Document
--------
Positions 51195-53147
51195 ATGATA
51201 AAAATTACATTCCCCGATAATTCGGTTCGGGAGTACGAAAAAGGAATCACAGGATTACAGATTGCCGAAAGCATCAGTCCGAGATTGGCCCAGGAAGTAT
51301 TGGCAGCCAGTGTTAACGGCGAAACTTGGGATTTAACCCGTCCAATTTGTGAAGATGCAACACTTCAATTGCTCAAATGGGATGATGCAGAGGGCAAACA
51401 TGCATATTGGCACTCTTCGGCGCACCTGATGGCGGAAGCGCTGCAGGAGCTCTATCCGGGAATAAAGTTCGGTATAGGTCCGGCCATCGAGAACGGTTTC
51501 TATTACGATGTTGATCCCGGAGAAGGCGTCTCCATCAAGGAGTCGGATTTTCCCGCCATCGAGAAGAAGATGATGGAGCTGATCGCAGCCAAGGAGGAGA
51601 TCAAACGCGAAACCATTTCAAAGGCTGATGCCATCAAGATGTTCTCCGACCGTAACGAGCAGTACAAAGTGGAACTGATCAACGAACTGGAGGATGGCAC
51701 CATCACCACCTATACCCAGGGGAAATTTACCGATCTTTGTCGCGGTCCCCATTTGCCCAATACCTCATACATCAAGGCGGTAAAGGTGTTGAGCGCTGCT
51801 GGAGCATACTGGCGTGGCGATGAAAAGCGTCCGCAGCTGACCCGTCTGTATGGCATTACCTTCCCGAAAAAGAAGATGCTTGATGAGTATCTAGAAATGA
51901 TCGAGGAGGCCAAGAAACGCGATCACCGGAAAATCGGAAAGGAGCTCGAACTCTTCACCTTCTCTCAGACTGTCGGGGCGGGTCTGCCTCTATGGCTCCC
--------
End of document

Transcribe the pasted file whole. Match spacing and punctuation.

Positions 51195-53147
51195 ATGATA
51201 AAAATTACATTCCCCGATAATTCGGTTCGGGAGTACGAAAAAGGAATCACAGGATTACAGATTGCCGAAAGCATCAGTCCGAGATTGGCCCAGGAAGTAT
51301 TGGCAGCCAGTGTTAACGGCGAAACTTGGGATTTAACCCGTCCAATTTGTGAAGATGCAACACTTCAATTGCTCAAATGGGATGATGCAGAGGGCAAACA
51401 TGCATATTGGCACTCTTCGGCGCACCTGATGGCGGAAGCGCTGCAGGAGCTCTATCCGGGAATAAAGTTCGGTATAGGTCCGGCCATCGAGAACGGTTTC
51501 TATTACGATGTTGATCCCGGAGAAGGCGTCTCCATCAAGGAGTCGGATTTTCCCGCCATCGAGAAGAAGATGATGGAGCTGATCGCAGCCAAGGAGGAGA
51601 TCAAACGCGAAACCATTTCAAAGGCTGATGCCATCAAGATGTTCTCCGACCGTAACGAGCAGTACAAAGTGGAACTGATCAACGAACTGGAGGATGGCAC
51701 CATCACCACCTATACCCAGGGGAAATTTACCGATCTTTGTCGCGGTCCCCATTTGCCCAATACCTCATACATCAAGGCGGTAAAGGTGTTGAGCGCTGCT
51801 GGAGCATACTGGCGTGGCGATGAAAAGCGTCCGCAGCTGACCCGTCTGTATGGCATTACCTTCCCGAAAAAGAAGATGCTTGATGAGTATCTAGAAATGA
51901 TCGAGGAGGCCAAGAAACGCGATCACCGGAAAATCGGAAAGGAGCTCGAACTCTTCACCTTCTCTCAGACTGTCGGGGCGGGTCTGCCTCTATGGCTCCC